strations by the Anti-Towing Coalition within the past few weeks have
been spur of the moment, but the group plans another demonstration
this week, which will begin with a wailing siren. The coalition is plan-
ning to prevent tow trucks from removing cars from the parking lot
outside Case Hall by ,peacefully sitting cross-legged around the
wreckers, although campus police last month warned demonstrators
that damaging a wrecker or interfering with authorities would result
in arrest. The students also plan to flood the local district court with
parking violation cases by claiming innocence and requesting jury
trials. Activism isn't dead, it's just being channeled into different
areas.

By RICHARD BLANCHARD
"The Indian situation is the
skeleton in the closet of democracy
that keeps reminding the American
people of the deceit of the federal
government. " John Bailey, a mem-
ber of Michigan's Odawa tribe, and
director of the Michigan Committee
on Indian Affairs.
In the heart of Lake Michigan's
soothing and refreshing waters swims
the object of an embittered and violent
fishing rights controversy between the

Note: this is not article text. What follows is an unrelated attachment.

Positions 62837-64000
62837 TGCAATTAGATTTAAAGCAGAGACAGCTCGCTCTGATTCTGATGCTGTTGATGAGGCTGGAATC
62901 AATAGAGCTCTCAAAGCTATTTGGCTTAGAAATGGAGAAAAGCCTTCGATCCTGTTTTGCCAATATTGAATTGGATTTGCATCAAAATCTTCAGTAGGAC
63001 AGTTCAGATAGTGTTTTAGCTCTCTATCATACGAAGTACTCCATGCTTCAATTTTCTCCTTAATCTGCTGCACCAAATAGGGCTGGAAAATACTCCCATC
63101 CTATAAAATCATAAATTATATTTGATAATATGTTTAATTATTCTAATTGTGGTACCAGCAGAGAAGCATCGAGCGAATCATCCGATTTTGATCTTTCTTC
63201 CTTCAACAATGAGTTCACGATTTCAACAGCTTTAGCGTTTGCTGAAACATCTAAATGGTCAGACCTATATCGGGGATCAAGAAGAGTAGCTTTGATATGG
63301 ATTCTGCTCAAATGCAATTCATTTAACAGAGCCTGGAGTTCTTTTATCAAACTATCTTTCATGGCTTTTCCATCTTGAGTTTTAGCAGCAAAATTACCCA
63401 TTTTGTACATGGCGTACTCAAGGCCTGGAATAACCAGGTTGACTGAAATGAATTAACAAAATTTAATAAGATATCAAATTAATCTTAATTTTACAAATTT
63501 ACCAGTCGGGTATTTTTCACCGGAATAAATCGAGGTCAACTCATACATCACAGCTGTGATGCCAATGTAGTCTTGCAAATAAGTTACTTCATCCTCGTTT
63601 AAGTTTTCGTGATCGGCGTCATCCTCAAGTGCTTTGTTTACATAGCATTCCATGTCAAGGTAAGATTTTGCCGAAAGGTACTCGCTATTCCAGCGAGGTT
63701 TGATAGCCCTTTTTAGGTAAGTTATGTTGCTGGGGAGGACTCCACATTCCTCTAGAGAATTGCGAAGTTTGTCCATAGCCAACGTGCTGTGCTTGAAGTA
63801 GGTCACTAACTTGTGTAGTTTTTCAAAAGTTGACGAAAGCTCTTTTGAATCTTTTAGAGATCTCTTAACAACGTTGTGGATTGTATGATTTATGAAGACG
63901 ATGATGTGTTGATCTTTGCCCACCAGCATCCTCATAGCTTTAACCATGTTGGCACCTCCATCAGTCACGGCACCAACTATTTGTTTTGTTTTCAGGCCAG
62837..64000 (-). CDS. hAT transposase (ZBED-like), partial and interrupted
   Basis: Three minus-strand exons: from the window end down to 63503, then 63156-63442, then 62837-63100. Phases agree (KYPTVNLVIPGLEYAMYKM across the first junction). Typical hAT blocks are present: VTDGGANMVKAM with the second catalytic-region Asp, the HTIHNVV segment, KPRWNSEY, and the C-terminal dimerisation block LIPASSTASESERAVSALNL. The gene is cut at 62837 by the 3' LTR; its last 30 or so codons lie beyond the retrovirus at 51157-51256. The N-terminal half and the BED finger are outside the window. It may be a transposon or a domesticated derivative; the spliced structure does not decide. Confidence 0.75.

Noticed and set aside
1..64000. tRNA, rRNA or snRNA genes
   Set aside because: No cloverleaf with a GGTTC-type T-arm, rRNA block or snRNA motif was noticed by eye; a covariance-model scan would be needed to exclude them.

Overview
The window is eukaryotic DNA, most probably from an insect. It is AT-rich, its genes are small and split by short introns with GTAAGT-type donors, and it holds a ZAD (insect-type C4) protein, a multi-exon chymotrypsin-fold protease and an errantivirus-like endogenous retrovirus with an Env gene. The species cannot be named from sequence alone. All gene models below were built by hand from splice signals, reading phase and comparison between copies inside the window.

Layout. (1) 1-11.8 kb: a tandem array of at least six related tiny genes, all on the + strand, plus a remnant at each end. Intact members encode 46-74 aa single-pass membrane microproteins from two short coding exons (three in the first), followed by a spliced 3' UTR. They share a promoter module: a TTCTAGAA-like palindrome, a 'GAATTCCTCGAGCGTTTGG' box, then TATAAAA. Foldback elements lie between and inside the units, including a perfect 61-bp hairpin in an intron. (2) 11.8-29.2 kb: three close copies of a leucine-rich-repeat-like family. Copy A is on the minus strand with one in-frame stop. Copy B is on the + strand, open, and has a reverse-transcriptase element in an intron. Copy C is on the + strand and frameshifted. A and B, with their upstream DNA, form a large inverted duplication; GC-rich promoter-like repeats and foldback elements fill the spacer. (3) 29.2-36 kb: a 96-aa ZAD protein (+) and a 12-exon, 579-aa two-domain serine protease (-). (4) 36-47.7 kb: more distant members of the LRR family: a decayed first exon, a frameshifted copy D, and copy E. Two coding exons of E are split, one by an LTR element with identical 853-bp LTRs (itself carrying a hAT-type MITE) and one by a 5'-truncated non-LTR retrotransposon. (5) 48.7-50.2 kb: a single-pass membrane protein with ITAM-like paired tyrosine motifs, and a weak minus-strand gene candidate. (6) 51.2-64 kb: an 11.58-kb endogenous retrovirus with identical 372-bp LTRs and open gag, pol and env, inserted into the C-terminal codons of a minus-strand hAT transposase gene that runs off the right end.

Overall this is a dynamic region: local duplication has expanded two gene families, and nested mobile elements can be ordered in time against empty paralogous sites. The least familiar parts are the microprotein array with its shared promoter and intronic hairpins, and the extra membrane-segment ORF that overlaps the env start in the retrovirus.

Native Americans and the State of
Michigan. This controversy involves
the lake's possible depletion of its most
prized fish, the lake trout.
In a symposium entitled "Fisheries
and Native American Rights" held last
weekend at Rackham and S. Quad,
representatives of the Michigan Depar-
tment of Natural Resources (DNR), the
Bay Mills Indian community, and the
Michigan Steelheaders Association
debated the issues of Indian fishing
rights and resource depletion.
ON APRIL 17, 1973, the Bay Mills and
Sault Ste. Marie tribes, both Chippewa,
filed a suit in Federal District Court
against the State of Michigan, that
claimed that the state, in an effort to
regulate fishing in some areas of the
Great Lakes, have violated the 1836
established treaty rights of Michigan's
Native Americans.'
There are two phases to the case, ac-
cording to University Resource
Management grad. student John Mc-
Dermott. The first phase determines
the right of Native Americans to fish the
waters of Great Lakes uncontrolled by
state DNR fishing regulations, and, if
this right is accepted by the court, the
second phase will determine hov to
regulate Indian fisheries to prevent
depletion of fish stocks.
John Scott, who represented the state
DNR in the symposium, claimed that
the Native Americans are seriously
depleting such fish as lake trout, and
must be regulated like all other
Michigan residents by state laws. "The
Natives are claiming exclusive and
superior fishing rights, not subject to